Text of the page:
Green Book review

Green Book is Driving Miss Daisy if the eponymous character were an acclaimed black pianist and if Morgan Freeman’s were an Italian-American bouncer who found himself forced to drive her through a bad neighborhood, which for an African-American man in the 1960s corresponded, Green Book tells us, to roughly one third of the USA.

The film is inspired by (a disclaimer promising that promises not the factual truth, but the human one behind the events that the times call for) “Doc” Don Shirley’s (Mahershala Ali) concert tour in the Deep South. Well aware of the trouble that might arise along the road, he hires Frank Vallelonga (Viggo Mortensen), better known as “Tony Lip” for his silver tongue, as his driver and bodyguard. Tony himself is not too thrilled at the prospect of working for a black musician who behaves like an aristocrat; however, the ever more brutal humiliations Doc suffers  on his tour bring the two closer together and force the driver to renegotiate his perspective.

Let’s not beat around the bush: Green Book is “about” racism more than it is a chronicle of a series of musical performances, with a generous pinch of intersectionality to make its liberal message less naïve. And although its light touches ensure that it is enjoyable in spite of its hefty subject matter, it is dubious that it will preach to anyone who does not already have at least one foot into the choir. Do we really need another film like that? To anyone asking, or too polite to do so, we should ask back “How come that a film like that might still be needed in 2019?” Racism has not disappeared, and if anything, Green Book is a useful reminder of that. And granted, part of the awards it will win will be due to its themes, but this should not overshadow the fact that managing to craft an entertaining picture around them is far from easy, especially in a time where we like to believe we are so tolerant that we feel no shame in finding calls to it a little annoying, without thinking outside our little bubble or the collective one of our milieu.

Casual racism, the “I’m not racist, but” brand of discrimination, or simple lack of concern are revealed to be untenable as soon as one gets to witness genuine suffering and mortification,  and it goes to the filmmakers’ credit if they manage to actually make the package appealing to their intended audience. So we can only celebrate that a film so straight-forward in its agenda succeeds in keeping us hooked with delightful bursts of comedy. The vast majority of the humor arises from watching Tony’s supreme informality, which might be more properly be called “boorishness”, pitted against Doc’s poised, even snooty manners, but there are times when the butt of the joke is wokeness itself. This not only contributes  to the levity of the film, it also has the specific function of preventing the fossilization of identities which threatens them even as they are being defended. Doc suffers  because of what he is, but also because of what he is not enough: “not black enough, not white enough, not man enough.” So, while jokes about black people being overly fond of fried chicken may ruffle some feathers, taken in the context of a heavily anti-racist film they constitute a warning against turning seriousness and concern into suffocating rigidity, a rigidity which can also harm those it purports  to defend: Don is so terrified of adhering to stereotypes that he represses parts of  himself that just happen to match stereotypes, to his own unhappiness.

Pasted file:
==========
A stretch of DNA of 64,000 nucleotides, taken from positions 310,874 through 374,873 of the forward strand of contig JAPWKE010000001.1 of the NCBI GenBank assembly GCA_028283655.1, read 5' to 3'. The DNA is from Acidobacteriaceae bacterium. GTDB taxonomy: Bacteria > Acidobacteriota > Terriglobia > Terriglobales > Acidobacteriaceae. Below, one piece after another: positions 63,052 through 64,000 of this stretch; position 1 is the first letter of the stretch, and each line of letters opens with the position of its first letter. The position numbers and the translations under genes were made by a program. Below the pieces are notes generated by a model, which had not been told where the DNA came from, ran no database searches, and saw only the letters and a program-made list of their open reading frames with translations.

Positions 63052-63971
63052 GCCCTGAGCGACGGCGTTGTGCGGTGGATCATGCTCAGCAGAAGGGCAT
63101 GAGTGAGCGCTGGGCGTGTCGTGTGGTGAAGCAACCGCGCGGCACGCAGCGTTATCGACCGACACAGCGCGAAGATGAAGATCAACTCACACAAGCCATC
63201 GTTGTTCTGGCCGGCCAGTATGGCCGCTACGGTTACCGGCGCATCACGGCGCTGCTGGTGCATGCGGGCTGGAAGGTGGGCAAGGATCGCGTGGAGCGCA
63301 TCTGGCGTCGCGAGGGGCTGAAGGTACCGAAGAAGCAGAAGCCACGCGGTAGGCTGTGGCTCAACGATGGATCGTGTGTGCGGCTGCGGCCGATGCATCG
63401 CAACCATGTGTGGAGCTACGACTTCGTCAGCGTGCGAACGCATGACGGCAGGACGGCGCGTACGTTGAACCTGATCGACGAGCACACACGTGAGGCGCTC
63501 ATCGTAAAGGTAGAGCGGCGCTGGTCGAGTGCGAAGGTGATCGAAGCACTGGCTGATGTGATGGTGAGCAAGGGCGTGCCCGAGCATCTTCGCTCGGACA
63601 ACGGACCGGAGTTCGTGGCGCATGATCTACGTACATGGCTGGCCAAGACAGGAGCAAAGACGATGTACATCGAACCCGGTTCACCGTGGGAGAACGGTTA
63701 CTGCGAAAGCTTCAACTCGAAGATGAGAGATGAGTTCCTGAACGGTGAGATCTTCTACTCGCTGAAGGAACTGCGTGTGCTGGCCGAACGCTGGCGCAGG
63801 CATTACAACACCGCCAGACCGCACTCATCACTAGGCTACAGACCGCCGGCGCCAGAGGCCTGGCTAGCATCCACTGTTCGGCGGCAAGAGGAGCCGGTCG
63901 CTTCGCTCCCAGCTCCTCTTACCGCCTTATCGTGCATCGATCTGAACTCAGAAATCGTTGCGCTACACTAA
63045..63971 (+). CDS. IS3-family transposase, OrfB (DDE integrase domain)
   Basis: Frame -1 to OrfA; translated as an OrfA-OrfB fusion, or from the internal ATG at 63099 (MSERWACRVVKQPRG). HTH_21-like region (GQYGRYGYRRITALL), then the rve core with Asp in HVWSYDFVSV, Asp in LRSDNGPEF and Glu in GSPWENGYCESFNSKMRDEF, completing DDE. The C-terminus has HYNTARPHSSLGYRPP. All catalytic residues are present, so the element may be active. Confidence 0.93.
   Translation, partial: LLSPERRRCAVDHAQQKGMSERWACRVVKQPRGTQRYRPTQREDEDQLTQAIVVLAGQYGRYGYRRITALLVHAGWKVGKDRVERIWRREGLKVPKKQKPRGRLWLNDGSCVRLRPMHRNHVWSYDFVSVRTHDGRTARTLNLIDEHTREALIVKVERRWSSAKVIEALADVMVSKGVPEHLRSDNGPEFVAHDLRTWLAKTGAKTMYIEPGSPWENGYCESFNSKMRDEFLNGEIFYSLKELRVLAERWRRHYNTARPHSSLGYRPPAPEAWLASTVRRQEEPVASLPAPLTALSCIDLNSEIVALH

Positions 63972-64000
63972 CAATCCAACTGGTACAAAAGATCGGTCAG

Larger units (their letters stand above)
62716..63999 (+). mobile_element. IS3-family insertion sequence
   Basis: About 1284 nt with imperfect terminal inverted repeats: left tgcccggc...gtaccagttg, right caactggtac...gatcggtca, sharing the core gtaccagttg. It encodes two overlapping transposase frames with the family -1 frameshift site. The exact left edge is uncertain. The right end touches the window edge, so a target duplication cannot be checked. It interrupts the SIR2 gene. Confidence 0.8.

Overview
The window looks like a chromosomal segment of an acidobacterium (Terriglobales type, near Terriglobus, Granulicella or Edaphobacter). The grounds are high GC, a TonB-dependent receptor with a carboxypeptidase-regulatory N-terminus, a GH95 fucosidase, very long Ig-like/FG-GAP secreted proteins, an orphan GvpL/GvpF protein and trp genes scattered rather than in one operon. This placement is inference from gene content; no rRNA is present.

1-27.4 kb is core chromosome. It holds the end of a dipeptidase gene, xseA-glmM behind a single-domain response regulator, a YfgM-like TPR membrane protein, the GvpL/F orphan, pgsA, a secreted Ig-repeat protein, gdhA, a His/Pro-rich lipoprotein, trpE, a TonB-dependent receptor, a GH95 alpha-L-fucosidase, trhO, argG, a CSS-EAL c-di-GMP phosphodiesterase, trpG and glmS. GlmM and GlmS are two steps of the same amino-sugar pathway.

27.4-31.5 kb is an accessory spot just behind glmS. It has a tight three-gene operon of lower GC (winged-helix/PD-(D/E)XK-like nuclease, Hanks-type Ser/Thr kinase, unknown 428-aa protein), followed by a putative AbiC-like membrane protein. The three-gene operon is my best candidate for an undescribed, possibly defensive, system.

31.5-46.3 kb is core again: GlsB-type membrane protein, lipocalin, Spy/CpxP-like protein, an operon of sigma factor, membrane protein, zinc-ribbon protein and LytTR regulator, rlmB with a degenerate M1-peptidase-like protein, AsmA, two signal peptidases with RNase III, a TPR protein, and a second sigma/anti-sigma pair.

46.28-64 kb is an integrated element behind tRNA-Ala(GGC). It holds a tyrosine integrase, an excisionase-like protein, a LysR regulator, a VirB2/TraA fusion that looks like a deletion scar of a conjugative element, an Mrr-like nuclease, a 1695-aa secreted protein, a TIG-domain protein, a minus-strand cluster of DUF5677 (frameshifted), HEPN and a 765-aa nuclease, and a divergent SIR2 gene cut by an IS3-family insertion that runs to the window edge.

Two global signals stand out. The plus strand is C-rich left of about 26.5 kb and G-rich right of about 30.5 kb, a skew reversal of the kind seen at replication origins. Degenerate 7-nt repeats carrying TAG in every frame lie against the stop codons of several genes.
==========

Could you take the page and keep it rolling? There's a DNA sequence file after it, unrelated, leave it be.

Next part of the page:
Of course, the film would hardly be half as engaging if the two leads were not such amazing actors. Viggo Mortensen shines as the embodiment of obnoxious informality, and is not afraid to make his character unsympathetic when the situation calls for it. Mahershala Ali’s wonderful performance tinges pain with elegance, resolve with insecurity. Director Peter Farrelly (There’s Something About Mary, Dumb and Dumber…) also manages to prove that he can acquit himself quite well with comedies a little weightier in theme than his past work without abandoning the genre. Nor should we forget some truly wonderful piano performances, as communicative as a beautifully written dialogue.

The one issue Green Book might face with its own agenda is just how bad the Deep South is by contrast with New York. Yes, the latter is a multiethnic metropolis, and yes, we do see racists there, though not particularly steadfast ones; but insisting that the true evil is located elsewhere, in locations of that are almost exotic to the characters and the audience alike, might undermine the effort put into showing that discrimination can survive anywhere. And while the historical picture painted is probably accurate, if not also understated, the human and contemporary truth that the fictionalization of the tour (“inspired by”) proposes to offer may come out of it a little undermined. However, in no way does this subtract from the experience of a film that can sneak witty dialogue that crosses styles of comedy and skates on the surface of emotion, without its most formulaic elements allowing it to plunge into the melodramatic.

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Marco Branda is a Screenjabber contributor

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